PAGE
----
Guest Mix – Chinese Fashion Rock Outfit by Josh B / OnPirateSat
Guest Mix – Chinese Fashion Rock Outfit by Josh B / OnPirateSat

Guest Mix – Chinese Fashion Rock Outfit by Josh B / OnPirateSat

Joshua B. Hoe, is a freelance writer, author, and blogger.
He played in bands, managed bands, vociferously collects music, and has gone to thousands of shows over his lifetime.
Josh is the author of the ebook “Writing Your Own Best Story: Addiction + Living Hope” which is now available on Amazon and Barnes and Noble.
This playlist was heavily influenced by the recent death of David Bowie.
It pays direct homage in the Bowie, Iggy Pop, and Devo tracks and indirect homage in the Bauhaus, NIN, and Savages tracks.
Martin Gore – Elk
Although MG marks GORE‘s first solo output since 2003’s Counterfeit² the new record couldn’t be further away from the cover album he released 12 years ago. His voice and songwriting skills are not asked this time, it’s all about sound. The curly blonde delivers 16 tracks and sketches, all bound together by his love for synthetic sounds. Although the producer claims to be inspired by cinematic sci-fi movies and the image of space in all of its endlessness it’s rather a concept album but a loose compilation of tracks and sketches. (NBHAP)
Bauhaus – Dark Entries
Bauhaus’ second single, and its first for long-time home Beggars Banquet (via the 4AD subsidiary), “Dark Entries” rides in on a squall of feedback and percussion, crashing on for some 45 seconds before Peter Murphy finally unveils one of his most breathless vocals. (AllMusic)
Savages – The Answer
A huge and surging monster of a song with a titanic, minimal guitar riff that gives me Hawkwind/Lungfish flashbacks (Stereogum)
Pusha T – Got Em’ Covered
On Darkest Before Dawn, he’s as good as he’s ever been at penning slick drug talk. On “Got Em Covered”: “40 keys in a rental/ My dogs bring it back now you name a better kennel.” But he really surprises — and impresses — in his willingness to advance beyond his storied coke glory days for material, both into the present and into varied subject matter. (Consequence of Sound)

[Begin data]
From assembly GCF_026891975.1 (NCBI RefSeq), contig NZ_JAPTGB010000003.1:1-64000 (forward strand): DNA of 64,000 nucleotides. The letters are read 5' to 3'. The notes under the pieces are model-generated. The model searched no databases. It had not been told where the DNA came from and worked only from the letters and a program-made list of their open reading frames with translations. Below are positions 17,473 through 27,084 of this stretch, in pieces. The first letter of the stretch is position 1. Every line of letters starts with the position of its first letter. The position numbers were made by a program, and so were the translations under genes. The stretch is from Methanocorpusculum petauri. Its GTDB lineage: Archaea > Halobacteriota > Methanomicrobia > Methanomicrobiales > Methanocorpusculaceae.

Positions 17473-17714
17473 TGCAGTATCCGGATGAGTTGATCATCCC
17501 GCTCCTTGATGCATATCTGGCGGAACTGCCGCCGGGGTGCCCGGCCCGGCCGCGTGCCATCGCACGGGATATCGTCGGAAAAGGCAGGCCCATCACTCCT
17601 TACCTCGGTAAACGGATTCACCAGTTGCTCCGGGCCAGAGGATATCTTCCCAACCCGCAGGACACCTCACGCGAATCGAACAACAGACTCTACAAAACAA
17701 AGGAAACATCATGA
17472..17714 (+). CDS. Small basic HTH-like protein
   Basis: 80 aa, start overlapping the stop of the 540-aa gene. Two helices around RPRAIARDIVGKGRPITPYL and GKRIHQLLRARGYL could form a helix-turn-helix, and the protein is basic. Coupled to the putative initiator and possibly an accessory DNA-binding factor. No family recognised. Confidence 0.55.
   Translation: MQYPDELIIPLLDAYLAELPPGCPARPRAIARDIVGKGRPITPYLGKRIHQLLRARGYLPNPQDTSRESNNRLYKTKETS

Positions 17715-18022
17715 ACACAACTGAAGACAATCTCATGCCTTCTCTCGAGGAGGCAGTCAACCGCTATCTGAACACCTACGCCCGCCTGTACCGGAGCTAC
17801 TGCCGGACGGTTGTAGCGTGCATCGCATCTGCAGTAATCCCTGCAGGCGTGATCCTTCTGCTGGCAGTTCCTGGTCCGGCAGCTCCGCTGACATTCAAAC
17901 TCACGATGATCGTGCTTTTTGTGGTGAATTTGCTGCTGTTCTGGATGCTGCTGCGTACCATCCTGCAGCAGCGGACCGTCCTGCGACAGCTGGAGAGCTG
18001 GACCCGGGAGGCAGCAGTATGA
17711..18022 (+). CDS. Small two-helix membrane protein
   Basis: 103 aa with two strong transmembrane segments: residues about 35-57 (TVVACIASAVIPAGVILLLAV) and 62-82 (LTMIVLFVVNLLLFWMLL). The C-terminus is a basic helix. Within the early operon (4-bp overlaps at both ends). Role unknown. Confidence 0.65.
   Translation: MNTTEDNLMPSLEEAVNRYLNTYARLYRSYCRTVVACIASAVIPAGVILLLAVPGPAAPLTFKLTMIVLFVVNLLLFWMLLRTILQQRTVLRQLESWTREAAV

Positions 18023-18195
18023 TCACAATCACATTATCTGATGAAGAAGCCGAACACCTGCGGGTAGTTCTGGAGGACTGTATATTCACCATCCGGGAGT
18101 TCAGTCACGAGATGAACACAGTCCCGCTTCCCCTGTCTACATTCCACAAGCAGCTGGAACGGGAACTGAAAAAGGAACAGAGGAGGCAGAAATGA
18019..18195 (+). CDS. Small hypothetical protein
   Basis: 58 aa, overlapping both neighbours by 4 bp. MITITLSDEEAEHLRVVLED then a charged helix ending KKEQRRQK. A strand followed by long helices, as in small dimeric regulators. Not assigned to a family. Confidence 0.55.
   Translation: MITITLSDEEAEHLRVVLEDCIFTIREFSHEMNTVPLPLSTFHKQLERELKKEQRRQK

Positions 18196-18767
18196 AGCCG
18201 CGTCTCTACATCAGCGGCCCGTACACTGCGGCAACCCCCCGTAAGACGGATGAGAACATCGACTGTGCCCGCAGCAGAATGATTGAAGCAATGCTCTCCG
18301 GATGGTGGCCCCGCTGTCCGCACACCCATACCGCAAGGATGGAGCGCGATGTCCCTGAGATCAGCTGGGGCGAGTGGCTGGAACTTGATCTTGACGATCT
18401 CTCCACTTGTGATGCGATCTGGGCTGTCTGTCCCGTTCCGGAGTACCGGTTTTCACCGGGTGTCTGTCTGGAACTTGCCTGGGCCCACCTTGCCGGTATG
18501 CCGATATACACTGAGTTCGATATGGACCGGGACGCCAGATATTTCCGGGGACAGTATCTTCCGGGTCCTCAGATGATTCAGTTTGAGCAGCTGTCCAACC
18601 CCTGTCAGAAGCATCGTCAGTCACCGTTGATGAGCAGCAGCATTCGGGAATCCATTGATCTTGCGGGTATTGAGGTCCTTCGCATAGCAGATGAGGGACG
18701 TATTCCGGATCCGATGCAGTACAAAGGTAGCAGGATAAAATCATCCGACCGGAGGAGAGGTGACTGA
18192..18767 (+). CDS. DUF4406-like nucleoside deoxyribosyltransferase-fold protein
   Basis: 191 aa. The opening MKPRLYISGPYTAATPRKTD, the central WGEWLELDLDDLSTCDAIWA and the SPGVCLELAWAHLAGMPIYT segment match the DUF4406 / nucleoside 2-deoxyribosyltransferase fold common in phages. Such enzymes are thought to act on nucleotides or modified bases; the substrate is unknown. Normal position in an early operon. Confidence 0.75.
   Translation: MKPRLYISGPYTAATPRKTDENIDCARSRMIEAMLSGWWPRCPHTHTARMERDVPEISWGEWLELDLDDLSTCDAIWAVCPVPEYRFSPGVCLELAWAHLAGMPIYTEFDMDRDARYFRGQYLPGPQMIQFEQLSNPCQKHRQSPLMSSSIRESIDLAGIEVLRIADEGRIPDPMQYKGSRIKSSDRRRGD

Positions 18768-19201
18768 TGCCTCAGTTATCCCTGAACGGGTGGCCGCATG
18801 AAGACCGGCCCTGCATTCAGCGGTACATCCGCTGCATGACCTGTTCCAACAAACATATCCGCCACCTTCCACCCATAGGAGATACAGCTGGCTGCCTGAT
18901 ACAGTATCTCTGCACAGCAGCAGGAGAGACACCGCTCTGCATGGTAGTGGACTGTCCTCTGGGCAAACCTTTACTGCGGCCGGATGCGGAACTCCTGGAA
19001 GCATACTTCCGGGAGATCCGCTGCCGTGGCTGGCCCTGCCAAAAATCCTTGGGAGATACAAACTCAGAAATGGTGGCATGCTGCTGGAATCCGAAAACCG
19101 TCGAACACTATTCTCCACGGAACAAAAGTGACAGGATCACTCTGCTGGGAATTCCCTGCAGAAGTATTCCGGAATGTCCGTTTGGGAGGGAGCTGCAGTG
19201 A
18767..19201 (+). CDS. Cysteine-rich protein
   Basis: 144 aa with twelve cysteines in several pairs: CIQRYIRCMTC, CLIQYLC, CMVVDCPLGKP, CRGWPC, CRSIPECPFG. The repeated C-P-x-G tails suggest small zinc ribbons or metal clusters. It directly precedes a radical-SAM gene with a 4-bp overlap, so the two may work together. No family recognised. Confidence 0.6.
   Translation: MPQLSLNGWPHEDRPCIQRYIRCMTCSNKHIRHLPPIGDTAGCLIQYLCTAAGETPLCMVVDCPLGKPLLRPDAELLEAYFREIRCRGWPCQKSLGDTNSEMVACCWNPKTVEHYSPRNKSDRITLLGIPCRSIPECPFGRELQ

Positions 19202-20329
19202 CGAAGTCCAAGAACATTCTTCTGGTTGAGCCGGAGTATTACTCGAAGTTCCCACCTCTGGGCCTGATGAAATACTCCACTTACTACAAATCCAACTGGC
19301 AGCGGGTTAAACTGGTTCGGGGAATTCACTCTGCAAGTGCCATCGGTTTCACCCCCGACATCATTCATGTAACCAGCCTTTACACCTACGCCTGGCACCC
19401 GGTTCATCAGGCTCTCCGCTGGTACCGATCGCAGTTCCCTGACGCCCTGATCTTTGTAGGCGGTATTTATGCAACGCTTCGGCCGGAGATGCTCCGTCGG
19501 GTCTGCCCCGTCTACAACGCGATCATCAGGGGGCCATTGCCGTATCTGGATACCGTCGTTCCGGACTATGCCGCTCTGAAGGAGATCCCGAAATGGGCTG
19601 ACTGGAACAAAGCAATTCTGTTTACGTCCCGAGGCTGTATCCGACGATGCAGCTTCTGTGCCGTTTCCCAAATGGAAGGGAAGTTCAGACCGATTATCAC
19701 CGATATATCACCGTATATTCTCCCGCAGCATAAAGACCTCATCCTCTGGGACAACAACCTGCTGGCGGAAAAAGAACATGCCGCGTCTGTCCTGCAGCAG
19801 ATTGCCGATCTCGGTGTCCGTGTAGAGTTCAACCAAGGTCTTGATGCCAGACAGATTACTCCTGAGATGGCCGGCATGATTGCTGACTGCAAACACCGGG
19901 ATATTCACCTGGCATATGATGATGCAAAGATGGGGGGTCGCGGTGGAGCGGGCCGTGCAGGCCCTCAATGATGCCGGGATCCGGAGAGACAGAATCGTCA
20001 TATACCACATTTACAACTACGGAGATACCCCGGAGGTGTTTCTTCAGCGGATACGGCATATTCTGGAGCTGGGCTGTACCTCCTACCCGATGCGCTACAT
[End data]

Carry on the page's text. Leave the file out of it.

Devo – Mongoloid
In case you were born on a Jackass Farm, let me share an important piece of social etiquette: you don’t go around calling people ‘Mongoloids’ and ‘Pinheads’!!! ‘Mongoloid’ is a mean-spirited term for a person with Down’s Syndrome, and a ‘Pinhead’ suffers from Microcephaly. Maybe Devo intended the terms as metaphors for the conformist working man, but it’s doubtful when (for example) they distinctly refer to the ‘Mongoloid’ as having “one chromosome too many.” (Mark Prindle)
Johnny Thunders and The Heartbreakers – Chinese Rocks
According to Dee Dee, the song was “about Jerry Nolan, of The Heartbreakers calling me up to come over and go cop” heroin, a form of which was known in those days as Chinese Rocks. “The line ‘My girlfriend’s crying in the shower stall’ was about Connie, and the shower was at Arturo Vega‘s loft,” where Dee Dee, his girlfriend Connie and Joey Ramone all lived at one point. (Wikipedia)
Nine Inch Nails – March Of The Pigs
All I can say is if you don’t know already how nerve-grinding and abrasive this band’s music can be at times then this will be a real eye-popper and pants-ripper for you. It’s an incredibly aggressive, high-velocity angry attack on the senses that features two shockingly serene piano breakdown moments that grant your brain a couple of breathers in the nick of time. It’s an exhilarating three-minute ride through rocky fields of mayhem. (Prog Archives)
Iggy & The Stooges – Shake Appeal
Little more than a slithering, turbulent, electrifying riff over which Iggy yelps his most histrionic yowl, “Shake Appeal” was originally titled “Tight Pants,” in which form it has since materialized on a string of Raw Power session compilations. (AllMusic)
Cloud Nothings – Morgan
Like a Polaroid slowly resolving itself, Turning On first hints dimly at the pop contours of its songs, allowing wisps of melodic imagery to emerge from inchoate hiss and fog. But then, as the CD unfurls, the image gradually clears. By “Morgan,” the next to last track, there’s a stake through the band’s fuzz-evoking name. The last few cuts, from cassette splits and limited 7” singles, are neither clouds nor nothing, but a fairly exciting intimation of songwriting skill. (Dusted)
TV on the Radio – Wolf Like Me
“Wolf Like Me” is a beast. A rare beat, at that. It’s challenging and experimental, but less so than TV on the Radio’s previous work. It bears a sweet familiarity lodged in its near-subversive roots in New Wave and Soul music. Best of all? It can fill the dance floor. (Pretty Much Amazing)


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